The Facts About Parabens in Deodorant

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Parabens in Deodorant: The Truth You Didn't Know

Are you a health-conscious shopper? You’re not alone — in the past five years, the number of people who identify as health-conscious has doubled, according to a recent study. If you’re like many of these shoppers, you probably have a list of substances you try to avoid.

In addition to choosing healthier food and drinks, consumers are increasingly using the same criteria when choosing household and personal care products. After all, your skin is the largest organ in your body, so you want to make sure you’re only putting safe substances on it.

In the past decade or so, a host of ingredients commonly found in cosmetics, body lotions, deodorants, and other beauty and bodycare products have been added to many consumers’ “do not buy” list. These include parabens, which have become highly publicized — and vehemently vilified — ingredients in personal care products today. But what are parabens, and are they really as bad as they’ve been made out to be?

Here, we take a deeper look at parabens in antiperspirant/deodorants and provide both sides of the real story.

What Are Parabens?

Parabens are a class of chemicals commonly used in beauty products to prevent the growth of fungi (mold), bacteria, and yeast, contaminants which can make people sick. Preservatives are included in products to prevent contamination during production and usage by consumers. In the rare cases that contamination is discovered, the products are recalled from the marketplace. So why, then, are parabens considered “bad” — and should you avoid products that contain them?

Parabens are a class of chemicals commonly used in beauty products to prevent the growth of fungi (mold), bacteria, and yeast, contaminants which can make people sick.

Similar to the controversy around whether antiperspirants are bad for you, the hubbub over parabens may not be entirely earned. But even as many scientific studies show that parabens are safe ingredients in skincare products, the court of public opinion has handed down a different verdict.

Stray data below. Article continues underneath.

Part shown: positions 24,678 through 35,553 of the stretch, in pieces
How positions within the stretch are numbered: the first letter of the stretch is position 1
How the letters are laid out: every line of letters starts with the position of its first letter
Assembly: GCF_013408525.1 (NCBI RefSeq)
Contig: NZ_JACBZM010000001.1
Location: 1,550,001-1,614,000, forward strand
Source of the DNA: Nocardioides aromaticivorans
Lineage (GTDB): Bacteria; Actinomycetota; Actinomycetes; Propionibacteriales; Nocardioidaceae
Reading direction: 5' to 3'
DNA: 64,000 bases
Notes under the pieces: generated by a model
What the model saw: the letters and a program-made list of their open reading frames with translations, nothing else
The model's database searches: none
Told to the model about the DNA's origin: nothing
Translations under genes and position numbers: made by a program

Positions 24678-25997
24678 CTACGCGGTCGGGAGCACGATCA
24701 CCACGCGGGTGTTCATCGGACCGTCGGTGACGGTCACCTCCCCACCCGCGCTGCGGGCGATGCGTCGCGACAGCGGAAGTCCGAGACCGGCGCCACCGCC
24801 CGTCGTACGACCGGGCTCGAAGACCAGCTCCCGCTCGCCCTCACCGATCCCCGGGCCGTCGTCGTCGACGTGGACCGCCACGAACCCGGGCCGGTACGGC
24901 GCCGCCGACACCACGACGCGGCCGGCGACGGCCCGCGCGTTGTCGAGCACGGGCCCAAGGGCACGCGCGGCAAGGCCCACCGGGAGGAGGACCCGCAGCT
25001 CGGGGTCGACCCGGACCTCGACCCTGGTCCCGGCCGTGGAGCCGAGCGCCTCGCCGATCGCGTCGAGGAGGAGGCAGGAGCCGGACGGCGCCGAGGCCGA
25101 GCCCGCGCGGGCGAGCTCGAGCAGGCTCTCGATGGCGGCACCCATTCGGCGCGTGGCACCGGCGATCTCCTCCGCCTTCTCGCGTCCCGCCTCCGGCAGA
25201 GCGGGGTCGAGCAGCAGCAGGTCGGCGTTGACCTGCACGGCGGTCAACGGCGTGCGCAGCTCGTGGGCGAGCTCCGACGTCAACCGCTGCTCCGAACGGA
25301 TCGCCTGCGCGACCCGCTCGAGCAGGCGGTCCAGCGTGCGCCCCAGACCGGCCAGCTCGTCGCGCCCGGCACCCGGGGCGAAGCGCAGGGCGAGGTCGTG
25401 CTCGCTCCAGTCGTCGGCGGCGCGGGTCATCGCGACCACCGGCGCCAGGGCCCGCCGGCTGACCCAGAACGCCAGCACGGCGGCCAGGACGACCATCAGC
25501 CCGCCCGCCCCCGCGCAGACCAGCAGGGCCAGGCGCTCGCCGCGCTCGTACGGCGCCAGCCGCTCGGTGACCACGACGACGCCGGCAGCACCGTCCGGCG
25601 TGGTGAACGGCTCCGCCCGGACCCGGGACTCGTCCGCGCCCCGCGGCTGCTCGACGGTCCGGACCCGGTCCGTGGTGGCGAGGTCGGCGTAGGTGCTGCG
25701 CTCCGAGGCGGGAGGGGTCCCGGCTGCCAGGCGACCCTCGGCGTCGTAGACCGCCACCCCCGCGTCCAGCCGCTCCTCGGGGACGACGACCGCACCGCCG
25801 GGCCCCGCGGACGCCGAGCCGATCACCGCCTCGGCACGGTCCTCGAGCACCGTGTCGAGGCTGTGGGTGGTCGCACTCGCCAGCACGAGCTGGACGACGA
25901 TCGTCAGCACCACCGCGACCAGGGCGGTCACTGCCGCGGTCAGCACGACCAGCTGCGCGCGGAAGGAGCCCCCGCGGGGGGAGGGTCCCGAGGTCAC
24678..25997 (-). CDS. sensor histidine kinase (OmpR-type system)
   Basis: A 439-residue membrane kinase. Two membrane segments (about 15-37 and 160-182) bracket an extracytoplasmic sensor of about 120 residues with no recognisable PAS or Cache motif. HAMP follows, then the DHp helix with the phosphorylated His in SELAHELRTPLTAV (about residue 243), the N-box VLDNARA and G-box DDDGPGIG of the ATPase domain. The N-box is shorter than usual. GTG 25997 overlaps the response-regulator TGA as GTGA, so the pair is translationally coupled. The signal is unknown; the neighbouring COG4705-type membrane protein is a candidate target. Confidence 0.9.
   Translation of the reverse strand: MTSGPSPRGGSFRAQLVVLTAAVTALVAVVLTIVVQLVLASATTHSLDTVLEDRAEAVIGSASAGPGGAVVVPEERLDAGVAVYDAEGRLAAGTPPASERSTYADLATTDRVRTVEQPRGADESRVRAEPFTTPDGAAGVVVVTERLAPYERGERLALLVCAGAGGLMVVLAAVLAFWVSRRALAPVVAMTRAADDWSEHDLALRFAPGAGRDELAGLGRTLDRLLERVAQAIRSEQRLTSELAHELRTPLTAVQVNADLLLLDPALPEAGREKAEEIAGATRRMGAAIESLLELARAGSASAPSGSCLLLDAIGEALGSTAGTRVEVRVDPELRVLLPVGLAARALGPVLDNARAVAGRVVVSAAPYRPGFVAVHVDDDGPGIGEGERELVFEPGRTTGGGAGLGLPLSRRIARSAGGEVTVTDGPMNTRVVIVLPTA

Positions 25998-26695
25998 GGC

Do Parabens Behave Like Estrogen in the Body?

The main criticism of parabens is that they mimic the naturally occurring hormone estrogen. A female sex hormone, estrogen is responsible, in part, for breast and sexual health, brain health, and the health of your cardiovascular system, among other very important functions. In men, estrogen regulates sex drive and sperm production.

The main criticism of parabens is that they mimic the naturally occurring hormone estrogen. A female sex hormone, estrogen is responsible, in part, for breast and sexual health, brain health, and the health of your cardiovascular system, among other very important functions. In men, estrogen regulates sex drive and sperm production.

The right amount of estrogen is essential for good health — it’s beneficial for your cholesterol and blood sugar levels, bone density, circulation, and collagen production. Low levels of estrogen, however, can contribute to medical conditions like osteoporosis, anorexia nervosa, and infertility. It can also cause symptoms like fuzzy-headedness, difficulty concentrating, and trouble sleeping.

But like many other hormones, chemicals, and even nutrients, too much of it can be harmful. When there’s too much estrogen in your body, various conditions can result in both men and women, such as breast cancer, polycystic ovary syndrome (PCOS), fibroids, and other issues.

The concern about parabens is that since they behave like estrogen, they might cause or worsen conditions associated with high levels of this hormone. One of the most frequently asked questions about parabens in deodorant is whether they’re absorbed into the body through the skin — and whether they increase the risk of breast cancer.